The largest consumer electronics trade show, formerly called Consumer Electronics Show and now solely known as CES, is happening in Las Vegas this week, with Quartz reporters reporting for a special edition of the Daily Brief—but it’s not just robo-cars and virtual reality. CES is an opportunity for companies in the cosmetics and skincare industry to unveil their latest innovations, which often involve both Instagrammability and biomedical engineering.
These prototypes, from a disposable wearable that tracks your UV exposure to an appliance that customizes your skin serum every day, rely on Big Data to optimize your skincare routine. It makes sense: even without fancy apps, the most precision-oriented beauty devotees are updating spreadsheets to chronicle the pH balance of their products.
Here are some innovations planned for your bathroom counter:
She’s not just your personal weatherman. The HiMirror, a countertop bathroom mirror which relaunched with Alexa built in, will give you makeup tutorials and skincare advice based on your actual face. There is a camera that can count your wrinkles and blemishes, too. There is also a bathroom mirror by Kohler which is equipped with motion sensors and Amazon Alexa. And Amazon just patented its own in-house smartmirror.
Product design firm Cambridge Consultants came out with the Skintuition skin diagnostics platform today, which comes in two models: a smartphone clip-on, and a tabletop tablet for brick-and-mortar stores. Here’s how it works: take a selfie of yourself using the smartphone app. The clip-on is a circle of LED lights surrounding your camera, which is a low-cost way of optimizing your image for analysis. “Current solutions either involve expensive hardware, or are limited in the quality and accuracy of the data they can obtain,” Edward Brunner, head of Asia consumer business, explained. From the app, you can measure the progress of the effects of your skincare products or identify the exact shade of foundation you need under disco lights, fluorescent lights, or natural sunlight.
LVMH-owned beauty retailer Sephora has already pioneered a similar in-store technology called Sephora + Pantone Color IQ, which takes a photo of your skin in-store and allows you to shop foundation and concealer shades online based on this skin analysis.(I’ve tried this, and it’s great. It solves the problem of buying matching skin makeup online without the convenience of testing the product.) And at CES 2018, Neutrogena also came out with a similar “skin scanner” technology.
L’Oréal USA is launching a battery-free wearable under the La-Roche Posay brand, maker of award-winning sunscreens, later this year—just in time for summer. The waterproof wearable, UV Sense, is less than two millimeters thick and worn on your thumbnail because your hand is one of the parts of your body that receives the most sunlight. Unlike your typical wearable, the UV Sense is not battery-operated. The con is that the adhesive has to be replaced every two weeks of use. The pro is that you never have to worry about losing power. Here’s how it works: put the UV Sense, which looks like a piece of nail art, on your thumbnail using included adhesives. Sync it with the smartphone app, which transmits the data via Near Field Communication (NFC)-enabled technology. The app will map and chart your UV exposure throughout the day, as well as providing accompanying environmental concerns like air pollution based on geospatial data. And, of course, it will recommend La-Roche Posay products, like anti-aging products.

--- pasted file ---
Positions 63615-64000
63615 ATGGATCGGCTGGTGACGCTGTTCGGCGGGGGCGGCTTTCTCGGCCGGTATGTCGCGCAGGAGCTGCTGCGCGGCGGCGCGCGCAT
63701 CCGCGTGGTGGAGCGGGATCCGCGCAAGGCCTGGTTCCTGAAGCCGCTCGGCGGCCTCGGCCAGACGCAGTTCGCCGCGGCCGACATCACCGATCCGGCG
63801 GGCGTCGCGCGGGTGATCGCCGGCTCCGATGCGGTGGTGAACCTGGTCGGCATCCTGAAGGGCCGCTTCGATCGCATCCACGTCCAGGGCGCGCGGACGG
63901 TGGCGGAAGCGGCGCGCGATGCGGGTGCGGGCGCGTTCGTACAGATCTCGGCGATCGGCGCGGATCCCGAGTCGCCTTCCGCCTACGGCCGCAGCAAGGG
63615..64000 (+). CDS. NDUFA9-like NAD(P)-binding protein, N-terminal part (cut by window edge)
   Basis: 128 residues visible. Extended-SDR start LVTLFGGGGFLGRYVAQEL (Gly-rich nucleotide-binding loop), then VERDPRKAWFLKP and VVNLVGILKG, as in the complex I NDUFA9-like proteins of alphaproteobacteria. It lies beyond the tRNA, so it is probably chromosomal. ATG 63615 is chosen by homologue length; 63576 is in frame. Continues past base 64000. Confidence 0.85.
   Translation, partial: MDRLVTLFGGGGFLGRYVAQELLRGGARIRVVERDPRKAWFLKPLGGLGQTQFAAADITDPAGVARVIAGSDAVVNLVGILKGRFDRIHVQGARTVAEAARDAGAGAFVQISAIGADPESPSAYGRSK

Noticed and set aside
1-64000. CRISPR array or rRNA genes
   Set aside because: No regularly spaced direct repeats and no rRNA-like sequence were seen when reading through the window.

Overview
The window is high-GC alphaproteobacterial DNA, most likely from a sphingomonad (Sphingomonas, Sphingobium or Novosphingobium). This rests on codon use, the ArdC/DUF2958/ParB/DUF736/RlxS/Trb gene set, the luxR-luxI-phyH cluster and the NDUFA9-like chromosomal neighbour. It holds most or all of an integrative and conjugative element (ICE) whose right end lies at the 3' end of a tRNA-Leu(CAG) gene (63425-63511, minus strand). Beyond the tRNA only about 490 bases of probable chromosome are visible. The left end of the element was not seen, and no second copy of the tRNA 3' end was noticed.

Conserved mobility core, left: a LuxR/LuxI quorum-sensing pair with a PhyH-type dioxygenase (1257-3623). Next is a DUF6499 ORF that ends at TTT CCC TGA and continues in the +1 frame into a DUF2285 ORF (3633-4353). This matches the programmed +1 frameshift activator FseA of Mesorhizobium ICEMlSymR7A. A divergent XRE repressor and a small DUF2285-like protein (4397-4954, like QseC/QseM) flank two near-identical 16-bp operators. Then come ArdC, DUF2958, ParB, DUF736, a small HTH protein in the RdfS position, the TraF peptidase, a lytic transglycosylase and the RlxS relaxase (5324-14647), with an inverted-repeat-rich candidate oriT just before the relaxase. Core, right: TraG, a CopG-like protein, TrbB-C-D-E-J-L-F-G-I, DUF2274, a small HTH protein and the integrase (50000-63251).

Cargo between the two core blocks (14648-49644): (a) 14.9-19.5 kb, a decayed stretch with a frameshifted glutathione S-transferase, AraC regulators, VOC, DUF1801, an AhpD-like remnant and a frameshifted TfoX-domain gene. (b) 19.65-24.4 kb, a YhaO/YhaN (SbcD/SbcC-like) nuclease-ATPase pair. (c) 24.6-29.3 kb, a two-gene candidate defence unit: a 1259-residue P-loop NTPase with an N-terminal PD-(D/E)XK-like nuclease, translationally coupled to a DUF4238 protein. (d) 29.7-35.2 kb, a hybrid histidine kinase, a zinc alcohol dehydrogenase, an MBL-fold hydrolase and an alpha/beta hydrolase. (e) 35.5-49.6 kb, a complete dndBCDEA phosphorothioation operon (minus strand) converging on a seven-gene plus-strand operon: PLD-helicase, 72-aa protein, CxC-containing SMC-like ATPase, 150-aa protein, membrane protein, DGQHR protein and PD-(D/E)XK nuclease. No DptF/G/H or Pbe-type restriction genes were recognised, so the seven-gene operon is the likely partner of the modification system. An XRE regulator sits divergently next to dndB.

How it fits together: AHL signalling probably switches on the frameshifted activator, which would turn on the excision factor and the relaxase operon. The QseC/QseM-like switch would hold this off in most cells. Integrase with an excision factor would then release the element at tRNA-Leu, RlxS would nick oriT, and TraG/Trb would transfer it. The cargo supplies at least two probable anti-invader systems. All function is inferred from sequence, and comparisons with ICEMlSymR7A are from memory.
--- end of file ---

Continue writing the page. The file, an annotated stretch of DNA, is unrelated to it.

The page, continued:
“The reality is that people want precision for their day-to-day lives.” Guive Balooch, the global vice president and head of L’Oreal’s Technology Incubator, explained on the phone. The company is rolling out the products with dermatologists first, before working with beauty bloggers and influencers. With UV protection, after all, credibility comes before Instagrammability.
Make a new skin serum every day based on your individual skin concerns, environmental factors, sleep habits, and lifestyle
If you’re juicing, you’ll want to try this—according to the team at Romy Paris, this $800 countertop appliance uses similar technology to what you’d find in the infamously failed and pointless Juicero, aka squeezing pre-packaged ingredients. Except this time, the technology might actually make sense: you’re not picking fresh hyaluronic acid from your orchard, after all. Based on your individual skin, environmental aggressors like pollution, and lifestyle factors like sleep habits, this “skin juicer” makes a custom cocktail for your skin every morning, using an app, of course. (Note: WWD likened a prototype of this appliance to Nespresso for your face, which, as my colleague Rosie Spinks explains, might not be so flattering after all.)